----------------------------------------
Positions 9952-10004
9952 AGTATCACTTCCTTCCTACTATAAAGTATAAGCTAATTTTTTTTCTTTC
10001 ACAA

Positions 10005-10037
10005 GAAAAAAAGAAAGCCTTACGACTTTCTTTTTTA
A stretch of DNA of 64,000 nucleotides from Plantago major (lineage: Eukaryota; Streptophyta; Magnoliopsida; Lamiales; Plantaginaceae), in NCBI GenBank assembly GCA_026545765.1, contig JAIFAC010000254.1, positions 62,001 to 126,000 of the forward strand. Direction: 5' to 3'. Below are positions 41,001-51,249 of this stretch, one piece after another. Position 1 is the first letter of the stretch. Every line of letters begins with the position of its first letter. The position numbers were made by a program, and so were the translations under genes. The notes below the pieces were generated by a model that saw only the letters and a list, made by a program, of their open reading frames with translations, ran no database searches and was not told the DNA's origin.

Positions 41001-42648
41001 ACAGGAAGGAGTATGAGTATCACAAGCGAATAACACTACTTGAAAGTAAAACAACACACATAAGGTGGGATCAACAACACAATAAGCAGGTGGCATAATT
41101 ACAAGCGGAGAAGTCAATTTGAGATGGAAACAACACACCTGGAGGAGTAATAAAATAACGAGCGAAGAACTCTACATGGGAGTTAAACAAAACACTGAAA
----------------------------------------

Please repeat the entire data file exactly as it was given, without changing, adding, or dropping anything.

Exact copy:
Positions 9952-10004
9952 AGTATCACTTCCTTCCTACTATAAAGTATAAGCTAATTTTTTTTCTTTC
10001 ACAA

Positions 10005-10037
10005 GAAAAAAAGAAAGCCTTACGACTTTCTTTTTTA
A stretch of DNA of 64,000 nucleotides from Plantago major (lineage: Eukaryota; Streptophyta; Magnoliopsida; Lamiales; Plantaginaceae), in NCBI GenBank assembly GCA_026545765.1, contig JAIFAC010000254.1, positions 62,001 to 126,000 of the forward strand. Direction: 5' to 3'. Below are positions 41,001-51,249 of this stretch, one piece after another. Position 1 is the first letter of the stretch. Every line of letters begins with the position of its first letter. The position numbers were made by a program, and so were the translations under genes. The notes below the pieces were generated by a model that saw only the letters and a list, made by a program, of their open reading frames with translations, ran no database searches and was not told the DNA's origin.

Positions 41001-42648
41001 ACAGGAAGGAGTATGAGTATCACAAGCGAATAACACTACTTGAAAGTAAAACAACACACATAAGGTGGGATCAACAACACAATAAGCAGGTGGCATAATT
41101 ACAAGCGGAGAAGTCAATTTGAGATGGAAACAACACACCTGGAGGAGTAATAAAATAACGAGCGAAGAACTCTACATGGGAGTTAAACAAAACACTGAAA